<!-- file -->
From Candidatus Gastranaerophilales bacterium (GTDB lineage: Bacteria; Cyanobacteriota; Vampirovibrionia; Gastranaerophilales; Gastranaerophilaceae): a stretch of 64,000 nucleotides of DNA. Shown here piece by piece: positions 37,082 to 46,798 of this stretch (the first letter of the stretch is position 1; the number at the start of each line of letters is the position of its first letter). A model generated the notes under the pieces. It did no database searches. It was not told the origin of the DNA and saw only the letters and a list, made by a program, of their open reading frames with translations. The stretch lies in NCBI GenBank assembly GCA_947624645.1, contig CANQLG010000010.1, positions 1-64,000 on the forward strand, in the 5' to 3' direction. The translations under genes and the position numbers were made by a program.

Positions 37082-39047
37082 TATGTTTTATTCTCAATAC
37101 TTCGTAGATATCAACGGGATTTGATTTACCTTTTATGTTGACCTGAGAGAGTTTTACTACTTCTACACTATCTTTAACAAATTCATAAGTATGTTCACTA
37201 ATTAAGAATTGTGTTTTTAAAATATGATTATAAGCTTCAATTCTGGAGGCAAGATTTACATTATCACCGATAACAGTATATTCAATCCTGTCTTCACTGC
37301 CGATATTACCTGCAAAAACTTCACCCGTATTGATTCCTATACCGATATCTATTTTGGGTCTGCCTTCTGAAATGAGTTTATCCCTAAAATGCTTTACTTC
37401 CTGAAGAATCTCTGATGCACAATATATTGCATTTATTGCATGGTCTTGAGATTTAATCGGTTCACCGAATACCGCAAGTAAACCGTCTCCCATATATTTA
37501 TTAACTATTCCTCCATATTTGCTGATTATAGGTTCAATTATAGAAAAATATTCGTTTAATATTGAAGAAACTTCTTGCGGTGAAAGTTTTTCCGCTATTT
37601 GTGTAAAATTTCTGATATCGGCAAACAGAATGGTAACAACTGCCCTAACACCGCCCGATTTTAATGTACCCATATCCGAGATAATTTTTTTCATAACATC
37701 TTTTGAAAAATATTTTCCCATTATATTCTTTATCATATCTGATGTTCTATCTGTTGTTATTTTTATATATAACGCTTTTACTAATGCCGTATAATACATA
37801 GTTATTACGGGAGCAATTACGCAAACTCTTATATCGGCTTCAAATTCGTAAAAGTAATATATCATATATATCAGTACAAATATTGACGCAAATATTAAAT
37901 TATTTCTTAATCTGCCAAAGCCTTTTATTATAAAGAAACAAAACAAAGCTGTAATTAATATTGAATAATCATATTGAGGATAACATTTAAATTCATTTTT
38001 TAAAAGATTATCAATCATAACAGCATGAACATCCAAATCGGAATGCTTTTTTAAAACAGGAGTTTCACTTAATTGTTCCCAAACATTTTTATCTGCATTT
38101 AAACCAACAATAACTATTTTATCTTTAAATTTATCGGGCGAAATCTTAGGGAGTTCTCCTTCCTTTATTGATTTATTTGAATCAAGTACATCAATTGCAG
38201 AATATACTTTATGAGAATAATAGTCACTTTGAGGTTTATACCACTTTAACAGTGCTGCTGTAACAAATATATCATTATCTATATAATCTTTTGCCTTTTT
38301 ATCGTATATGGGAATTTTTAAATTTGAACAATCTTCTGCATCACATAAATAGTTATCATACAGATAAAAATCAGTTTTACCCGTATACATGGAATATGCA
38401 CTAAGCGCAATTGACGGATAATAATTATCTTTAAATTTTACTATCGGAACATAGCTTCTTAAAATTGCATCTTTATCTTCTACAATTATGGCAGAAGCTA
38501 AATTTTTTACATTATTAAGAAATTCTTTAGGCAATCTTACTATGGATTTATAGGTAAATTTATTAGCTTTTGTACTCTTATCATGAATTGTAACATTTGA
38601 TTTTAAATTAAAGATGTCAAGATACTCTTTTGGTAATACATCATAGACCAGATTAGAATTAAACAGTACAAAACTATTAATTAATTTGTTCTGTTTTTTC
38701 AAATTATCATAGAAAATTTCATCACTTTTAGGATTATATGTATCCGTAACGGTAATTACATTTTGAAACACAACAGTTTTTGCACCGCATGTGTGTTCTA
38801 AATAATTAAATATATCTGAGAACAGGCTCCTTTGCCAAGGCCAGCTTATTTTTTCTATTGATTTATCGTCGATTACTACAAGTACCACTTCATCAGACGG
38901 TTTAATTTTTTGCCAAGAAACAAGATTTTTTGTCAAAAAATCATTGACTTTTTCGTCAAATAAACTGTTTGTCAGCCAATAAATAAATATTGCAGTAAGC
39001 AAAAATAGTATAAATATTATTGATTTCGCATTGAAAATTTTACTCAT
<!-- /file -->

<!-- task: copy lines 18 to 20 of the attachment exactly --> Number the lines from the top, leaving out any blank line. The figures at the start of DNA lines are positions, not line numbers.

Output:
38501 AATTTTTTACATTATTAAGAAATTCTTTAGGCAATCTTACTATGGATTTATAGGTAAATTTATTAGCTTTTGTACTCTTATCATGAATTGTAACATTTGA
38601 TTTTAAATTAAAGATGTCAAGATACTCTTTTGGTAATACATCATAGACCAGATTAGAATTAAACAGTACAAAACTATTAATTAATTTGTTCTGTTTTTTC
38701 AAATTATCATAGAAAATTTCATCACTTTTAGGATTATATGTATCCGTAACGGTAATTACATTTTGAAACACAACAGTTTTTGCACCGCATGTGTGTTCTA